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Hello, looking forward to getting involved with the community here.

I'm new to the scene and am looking to get a bike.
Of course I'm planning on taking a course at West Side Motorcycle Academy first...

I wanted to get your opinion on a couple bikes I'm looking at.

The first is a 1976 BMW R90/6 custom that I came across in Nashville (my brother lives there). Hopefully the picture attaches

Here's the posting:
900cc Air Head beast with straight pipes. Professionally built by Cycle Concepts. R6 Mono Shock Digital All in one gauge for tach & speedometer. You will not find a sleeker, no frills bad boy bike like this around. Lester Mag wheels, with New Bridgestone Spit Fires. New Ballistic Lipo Battery. Runs perfect needs nothing but a rider. $5,300 obo. Title in hand. Cash only.

I'm factoring in shipping costs and have a number in mind.

Any first impressions for a newbie?

IMG_8575.jpeg
 

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Lot of $ for a bike with no seat............
Sure does have that "hipster bait" look.

Wonder if they did any of the math for the shock....or even know what math to do
 

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Your first bike should be:

1) reliable
2) bone stock
3) easy to work on
4) well maintained
5) safe
6) fit your physical frame
7) fit your comfort level


Now look at this bike you posted and tell me which of these you think it is:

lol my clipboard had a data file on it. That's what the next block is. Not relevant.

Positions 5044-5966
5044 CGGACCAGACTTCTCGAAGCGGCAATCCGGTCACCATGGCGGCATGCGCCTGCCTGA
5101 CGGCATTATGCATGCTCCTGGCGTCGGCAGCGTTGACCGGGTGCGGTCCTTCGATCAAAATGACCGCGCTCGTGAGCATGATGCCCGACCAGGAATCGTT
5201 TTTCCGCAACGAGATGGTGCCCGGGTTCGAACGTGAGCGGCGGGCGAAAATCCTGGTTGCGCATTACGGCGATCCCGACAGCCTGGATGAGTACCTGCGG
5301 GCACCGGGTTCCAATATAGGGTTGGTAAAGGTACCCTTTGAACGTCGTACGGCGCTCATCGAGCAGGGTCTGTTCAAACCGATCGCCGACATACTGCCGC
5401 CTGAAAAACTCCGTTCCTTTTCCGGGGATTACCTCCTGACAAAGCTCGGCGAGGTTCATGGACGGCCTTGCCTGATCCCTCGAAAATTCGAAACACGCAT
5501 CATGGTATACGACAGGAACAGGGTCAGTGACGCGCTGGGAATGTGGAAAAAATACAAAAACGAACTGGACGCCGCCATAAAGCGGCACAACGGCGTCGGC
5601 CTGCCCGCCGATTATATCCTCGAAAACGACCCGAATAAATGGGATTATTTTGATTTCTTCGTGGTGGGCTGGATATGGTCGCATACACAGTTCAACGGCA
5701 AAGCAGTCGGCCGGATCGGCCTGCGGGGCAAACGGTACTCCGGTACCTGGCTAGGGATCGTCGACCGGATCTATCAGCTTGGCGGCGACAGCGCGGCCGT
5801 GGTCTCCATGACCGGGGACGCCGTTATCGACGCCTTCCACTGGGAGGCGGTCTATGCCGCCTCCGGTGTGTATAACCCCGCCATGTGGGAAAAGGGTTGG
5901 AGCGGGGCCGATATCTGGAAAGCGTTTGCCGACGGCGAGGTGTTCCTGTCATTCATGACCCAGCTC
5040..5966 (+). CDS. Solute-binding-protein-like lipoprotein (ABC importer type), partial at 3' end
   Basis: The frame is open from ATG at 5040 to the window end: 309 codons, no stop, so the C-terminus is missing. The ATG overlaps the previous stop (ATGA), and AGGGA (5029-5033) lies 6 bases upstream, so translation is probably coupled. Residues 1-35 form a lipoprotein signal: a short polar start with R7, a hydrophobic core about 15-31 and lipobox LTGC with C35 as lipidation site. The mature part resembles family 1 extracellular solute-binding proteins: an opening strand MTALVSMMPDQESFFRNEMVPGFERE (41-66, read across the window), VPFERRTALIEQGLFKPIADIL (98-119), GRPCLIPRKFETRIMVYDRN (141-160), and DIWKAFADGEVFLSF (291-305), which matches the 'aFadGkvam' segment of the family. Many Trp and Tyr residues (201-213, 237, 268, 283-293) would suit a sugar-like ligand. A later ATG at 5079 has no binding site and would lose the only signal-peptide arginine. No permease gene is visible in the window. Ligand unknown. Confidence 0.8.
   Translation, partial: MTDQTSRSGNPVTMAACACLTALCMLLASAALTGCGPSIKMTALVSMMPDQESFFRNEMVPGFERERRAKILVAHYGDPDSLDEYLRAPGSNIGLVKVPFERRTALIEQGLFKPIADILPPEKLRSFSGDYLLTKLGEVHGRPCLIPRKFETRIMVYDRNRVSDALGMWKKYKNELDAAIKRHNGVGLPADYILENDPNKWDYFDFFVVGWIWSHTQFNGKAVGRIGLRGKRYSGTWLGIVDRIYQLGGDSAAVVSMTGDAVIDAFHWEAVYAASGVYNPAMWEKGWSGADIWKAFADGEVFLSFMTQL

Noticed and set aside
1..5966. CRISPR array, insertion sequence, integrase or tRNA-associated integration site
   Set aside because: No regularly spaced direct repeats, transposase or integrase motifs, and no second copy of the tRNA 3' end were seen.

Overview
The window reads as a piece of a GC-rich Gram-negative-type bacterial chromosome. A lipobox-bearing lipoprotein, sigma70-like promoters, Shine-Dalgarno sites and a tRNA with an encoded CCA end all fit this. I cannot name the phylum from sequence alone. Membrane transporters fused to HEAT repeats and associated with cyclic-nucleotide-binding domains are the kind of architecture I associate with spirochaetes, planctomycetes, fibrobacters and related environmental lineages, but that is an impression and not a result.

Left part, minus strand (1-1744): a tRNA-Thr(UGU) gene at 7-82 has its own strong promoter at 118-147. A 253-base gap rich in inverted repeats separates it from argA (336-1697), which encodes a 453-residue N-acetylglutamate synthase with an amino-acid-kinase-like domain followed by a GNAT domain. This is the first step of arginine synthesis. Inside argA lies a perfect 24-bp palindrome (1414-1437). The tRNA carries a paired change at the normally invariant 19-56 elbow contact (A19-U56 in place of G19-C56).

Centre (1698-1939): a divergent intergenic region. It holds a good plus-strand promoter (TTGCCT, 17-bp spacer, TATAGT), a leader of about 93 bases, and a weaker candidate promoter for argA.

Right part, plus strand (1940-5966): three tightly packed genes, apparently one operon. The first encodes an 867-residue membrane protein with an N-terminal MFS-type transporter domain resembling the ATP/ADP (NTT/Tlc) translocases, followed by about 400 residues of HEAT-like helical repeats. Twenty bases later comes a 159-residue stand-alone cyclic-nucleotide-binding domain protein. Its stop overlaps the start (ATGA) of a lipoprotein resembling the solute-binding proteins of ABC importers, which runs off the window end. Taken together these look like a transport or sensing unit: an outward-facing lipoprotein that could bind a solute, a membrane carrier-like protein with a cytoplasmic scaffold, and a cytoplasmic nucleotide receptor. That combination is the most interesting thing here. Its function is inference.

10786d1416864683-new-member-la-img_8575.jpeg

It's ok....I'll wait.....Think hard.....




ok, ready for the answers?:

1) reliable - Ok it is a BMW airhead which I have heard is more reliable than some rocks (not my experience but they sure are durable). However it is also a custom and that means any inherent reliable is now at the whim of the quality of the work done. Which makes this an unknown quantity. So No.

2) bone stock - No. I mean really you saw this coming, right?

3) easy to work on - Again, BMWs are supposed to be able to be fixed roadside with a few hand tools and some of those rocks they are more reliable than. But I see several places where the shop made parts that removed some of the ease of maintenance that a german scientist working in a basement 50 years ago designed into the original airheads. So again it is an unknown quantity and therefore a no

4) well maintained? - Eh. Could go either way but this turns on the history and the quality of the shop. Based on their sales description which mentions NO service history whatsoever I am going to say no.

5) safe - This bike is marginally safe at best. For a newbie you should see skulls and crossbones and tex avery cartoons of animals dying from poision when you look at it. It will throw crap at your face and your ass. it is not safe.

6) fit your physical frame - you don't know because you can't sit on it.

7) fit your comfort level - again you don't know because you have no good frame of reference based on riding a stock bike.


Additionally this bike has the two big douchebag red flags: straight exhaust and flat black paint.

For a newbie this is possibly the worst idea there is. For $3500, you should be able to get a bone stock 1985-86 R80 Monolever. Go buy that if you have to have an airhead bmw. Otherwise keep looking, and try to buy something that is less than 20 years old.
 

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my standard reply -below most applies here too (ignore the cruiser comment).

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My recommendation - if this is the 1st bike:
Ninja 250.
Seriously. But as you are in LA a dual sport is a serious contender (drz400, dr350 etc., DRZ is the most true dirt bike of the common dual sports - besides KTMs, DR 350 would be a great option if you are not a big guy, BMW 650 or DR650 also if you are bigger). You have tremendous deserts and mountains to discover on a dual sport in LA area.